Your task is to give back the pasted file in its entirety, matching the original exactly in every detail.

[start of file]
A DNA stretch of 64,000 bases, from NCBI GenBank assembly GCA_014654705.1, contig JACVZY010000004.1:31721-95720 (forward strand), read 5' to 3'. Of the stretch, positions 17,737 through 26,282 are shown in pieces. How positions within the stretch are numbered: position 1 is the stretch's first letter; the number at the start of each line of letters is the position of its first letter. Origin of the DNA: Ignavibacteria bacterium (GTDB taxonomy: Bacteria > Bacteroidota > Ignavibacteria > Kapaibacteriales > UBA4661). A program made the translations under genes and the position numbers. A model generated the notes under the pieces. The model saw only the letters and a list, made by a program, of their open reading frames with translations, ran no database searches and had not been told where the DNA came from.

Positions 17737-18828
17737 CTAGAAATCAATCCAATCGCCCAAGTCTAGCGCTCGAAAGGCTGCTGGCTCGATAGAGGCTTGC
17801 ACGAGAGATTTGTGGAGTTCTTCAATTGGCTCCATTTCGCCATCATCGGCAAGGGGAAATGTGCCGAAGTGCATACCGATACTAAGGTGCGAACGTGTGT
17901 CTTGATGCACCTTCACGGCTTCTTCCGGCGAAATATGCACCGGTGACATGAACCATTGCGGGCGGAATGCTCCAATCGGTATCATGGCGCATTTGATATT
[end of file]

A DNA stretch of 64,000 bases, from NCBI GenBank assembly GCA_014654705.1, contig JACVZY010000004.1:31721-95720 (forward strand), read 5' to 3'. Of the stretch, positions 17,737 through 26,282 are shown in pieces. How positions within the stretch are numbered: position 1 is the stretch's first letter; the number at the start of each line of letters is the position of its first letter. Origin of the DNA: Ignavibacteria bacterium (GTDB taxonomy: Bacteria > Bacteroidota > Ignavibacteria > Kapaibacteriales > UBA4661). A program made the translations under genes and the position numbers. A model generated the notes under the pieces. The model saw only the letters and a list, made by a program, of their open reading frames with translations, ran no database searches and had not been told where the DNA came from.

Positions 17737-18828
17737 CTAGAAATCAATCCAATCGCCCAAGTCTAGCGCTCGAAAGGCTGCTGGCTCGATAGAGGCTTGC
17801 ACGAGAGATTTGTGGAGTTCTTCAATTGGCTCCATTTCGCCATCATCGGCAAGGGGAAATGTGCCGAAGTGCATACCGATACTAAGGTGCGAACGTGTGT
17901 CTTGATGCACCTTCACGGCTTCTTCCGGCGAAATATGCACCGGTGACATGAACCATTGCGGGCGGAATGCTCCAATCGGTATCATGGCGCATTTGATATT